– The renewable energy production capacities must increase significantly in order to support this development, while more than a quarter of the renewable energy will be used for producing renewable hydrogen by 2050.
  2. Developing an investment agenda for renewable hydrogen
    – Romania may attract a considerable part of the necessary investments by 2030 at the EU level (between 24 and 42 billion euro for electrolysis systems and between 220 and 340 billion euro for energy production capacities that would ensure their supply with renewable energy). The investments in the hydrogen transport, distribution and storage are estimated to be of 65 billion euro.
    – There is a need for identifying a flow of viable investment projects, Romania being able to benefit from funding from multiple sources for supporting hydrogen: InvestEU, Modernisation Fund, Innovation Fund and the Just Transition Fund.
    – The accession to the European Clean Hydrogen Alliance must be a government priority, together with the proposal of projects for IPCEI Hydrogen.
  3. The simulation of the demand and production of renewable hydrogen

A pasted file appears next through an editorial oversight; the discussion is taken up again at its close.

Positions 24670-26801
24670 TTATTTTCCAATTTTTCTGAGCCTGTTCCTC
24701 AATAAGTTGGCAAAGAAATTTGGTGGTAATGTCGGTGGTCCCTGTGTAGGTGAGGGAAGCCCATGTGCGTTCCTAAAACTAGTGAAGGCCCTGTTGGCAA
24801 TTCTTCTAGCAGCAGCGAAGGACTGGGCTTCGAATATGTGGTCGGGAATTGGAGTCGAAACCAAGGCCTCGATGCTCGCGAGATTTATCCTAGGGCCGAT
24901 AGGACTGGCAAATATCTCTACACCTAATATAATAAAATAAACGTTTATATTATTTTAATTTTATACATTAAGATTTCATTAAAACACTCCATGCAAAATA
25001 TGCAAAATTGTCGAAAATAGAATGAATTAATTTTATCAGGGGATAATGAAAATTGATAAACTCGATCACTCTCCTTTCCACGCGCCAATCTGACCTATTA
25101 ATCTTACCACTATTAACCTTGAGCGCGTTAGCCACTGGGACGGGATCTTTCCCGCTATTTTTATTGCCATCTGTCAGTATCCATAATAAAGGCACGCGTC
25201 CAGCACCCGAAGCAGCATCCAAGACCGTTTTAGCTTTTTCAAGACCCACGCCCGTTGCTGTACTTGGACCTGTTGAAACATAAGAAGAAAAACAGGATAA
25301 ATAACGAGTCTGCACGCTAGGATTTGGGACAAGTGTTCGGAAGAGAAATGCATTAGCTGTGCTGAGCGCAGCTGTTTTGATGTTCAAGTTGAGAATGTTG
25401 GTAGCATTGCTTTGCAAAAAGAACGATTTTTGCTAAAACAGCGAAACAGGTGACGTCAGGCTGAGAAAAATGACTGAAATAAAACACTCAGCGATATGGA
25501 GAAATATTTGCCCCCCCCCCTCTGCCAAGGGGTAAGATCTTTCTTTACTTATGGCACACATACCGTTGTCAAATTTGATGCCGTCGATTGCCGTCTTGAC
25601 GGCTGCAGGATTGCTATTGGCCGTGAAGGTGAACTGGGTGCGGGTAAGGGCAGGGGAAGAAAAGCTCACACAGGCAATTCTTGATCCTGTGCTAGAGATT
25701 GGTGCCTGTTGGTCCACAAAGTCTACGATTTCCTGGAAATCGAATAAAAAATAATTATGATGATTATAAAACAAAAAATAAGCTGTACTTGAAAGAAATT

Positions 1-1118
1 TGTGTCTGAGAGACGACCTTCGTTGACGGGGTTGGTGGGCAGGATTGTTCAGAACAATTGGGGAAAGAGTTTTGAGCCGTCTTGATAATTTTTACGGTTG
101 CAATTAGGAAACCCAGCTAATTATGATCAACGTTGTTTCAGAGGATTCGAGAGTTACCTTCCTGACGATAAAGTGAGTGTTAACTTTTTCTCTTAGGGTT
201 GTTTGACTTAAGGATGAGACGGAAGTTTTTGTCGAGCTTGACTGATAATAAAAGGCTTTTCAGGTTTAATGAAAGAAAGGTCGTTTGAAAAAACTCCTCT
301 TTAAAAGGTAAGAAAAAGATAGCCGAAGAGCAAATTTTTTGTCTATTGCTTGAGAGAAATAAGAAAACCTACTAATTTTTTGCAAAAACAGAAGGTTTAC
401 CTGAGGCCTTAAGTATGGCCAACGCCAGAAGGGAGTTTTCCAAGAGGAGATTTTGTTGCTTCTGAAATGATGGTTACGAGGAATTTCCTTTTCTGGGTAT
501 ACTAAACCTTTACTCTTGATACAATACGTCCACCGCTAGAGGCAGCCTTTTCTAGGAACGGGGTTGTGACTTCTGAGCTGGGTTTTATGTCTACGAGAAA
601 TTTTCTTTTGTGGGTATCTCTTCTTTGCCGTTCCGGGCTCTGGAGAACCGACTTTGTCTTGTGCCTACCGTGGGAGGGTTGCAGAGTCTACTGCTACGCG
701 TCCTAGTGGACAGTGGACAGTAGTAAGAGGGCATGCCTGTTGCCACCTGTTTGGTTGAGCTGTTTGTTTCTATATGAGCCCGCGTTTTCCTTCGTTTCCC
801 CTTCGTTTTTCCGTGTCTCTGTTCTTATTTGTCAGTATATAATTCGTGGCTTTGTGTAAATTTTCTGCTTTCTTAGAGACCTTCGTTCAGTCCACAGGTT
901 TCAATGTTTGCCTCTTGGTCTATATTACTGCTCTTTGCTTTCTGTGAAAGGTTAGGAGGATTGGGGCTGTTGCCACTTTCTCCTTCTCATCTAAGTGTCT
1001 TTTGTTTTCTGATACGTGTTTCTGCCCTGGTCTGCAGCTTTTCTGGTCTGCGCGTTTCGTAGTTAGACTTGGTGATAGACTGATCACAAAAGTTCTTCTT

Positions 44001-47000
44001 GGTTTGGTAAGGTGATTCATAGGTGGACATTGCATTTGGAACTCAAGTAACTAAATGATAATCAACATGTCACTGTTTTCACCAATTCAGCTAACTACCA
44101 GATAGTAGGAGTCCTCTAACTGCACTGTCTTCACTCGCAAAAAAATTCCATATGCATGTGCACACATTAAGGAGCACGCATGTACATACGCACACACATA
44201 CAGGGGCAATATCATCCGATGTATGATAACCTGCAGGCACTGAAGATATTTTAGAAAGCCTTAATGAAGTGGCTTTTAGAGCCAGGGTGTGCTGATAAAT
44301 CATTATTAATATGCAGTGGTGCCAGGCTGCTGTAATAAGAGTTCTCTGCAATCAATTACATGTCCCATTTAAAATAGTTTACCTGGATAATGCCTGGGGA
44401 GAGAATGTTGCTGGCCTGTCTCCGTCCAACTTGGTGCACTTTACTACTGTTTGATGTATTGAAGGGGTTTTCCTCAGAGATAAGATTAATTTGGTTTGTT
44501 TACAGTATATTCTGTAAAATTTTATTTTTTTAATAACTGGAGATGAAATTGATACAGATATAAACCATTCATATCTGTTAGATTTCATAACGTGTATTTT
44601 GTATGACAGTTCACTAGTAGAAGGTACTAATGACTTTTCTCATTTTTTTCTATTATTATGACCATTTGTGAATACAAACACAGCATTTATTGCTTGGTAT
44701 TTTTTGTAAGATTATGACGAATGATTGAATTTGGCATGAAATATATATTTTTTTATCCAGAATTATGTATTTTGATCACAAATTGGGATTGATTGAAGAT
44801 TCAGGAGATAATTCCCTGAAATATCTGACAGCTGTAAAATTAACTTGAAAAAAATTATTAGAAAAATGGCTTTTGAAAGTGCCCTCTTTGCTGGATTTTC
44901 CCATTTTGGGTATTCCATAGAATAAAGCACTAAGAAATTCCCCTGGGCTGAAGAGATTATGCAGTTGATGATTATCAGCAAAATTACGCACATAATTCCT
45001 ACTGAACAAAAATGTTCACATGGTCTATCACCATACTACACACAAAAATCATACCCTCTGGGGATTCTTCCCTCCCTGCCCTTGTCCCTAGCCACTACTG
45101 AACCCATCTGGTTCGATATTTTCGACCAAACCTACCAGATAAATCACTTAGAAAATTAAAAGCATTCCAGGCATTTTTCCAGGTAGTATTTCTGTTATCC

– One of the immediate applications of hydrogen is the industry, where the renewable hydrogen can replace the use of the fossil fuel in refineries, ammonia production, new forms of methanol production, or for replacing the fossil fuels in the steel production process.
    – The encouraging of the use of hydrogen in the field of transport for reaching the ambitious decarbonisation targets undertaken by PNIESC, possible by setting up a minimum quota of renewable hydrogen: for the beginning within the captive fleets (busses, commercial fleets), long distance freight transport, and the next steps being the encouraging of the use of hydrogen in the railway, naval and maritime transport. On long term, hydrogen is also a solution for the decarbonisation of the air transport.
    – The increase of the renewable hydrogen production by a framework that would instate market-based support schemes that are transparent, with competitive procedures, or with the use of CCfD (carbon contracts for difference). At the same time, Romania must use the funding instruments available at the EU level for stimulating the renewable hydrogen production, such as: InvestEU, Modernisation Fund, Innovation Fund and the Just Transition Fund, Next Generation EU.
    – The existing natural gas infrastructure can be used for injecting a substantial hydrogen component, contributing thus to the decarbonisation of the industrial processes and the heating sector.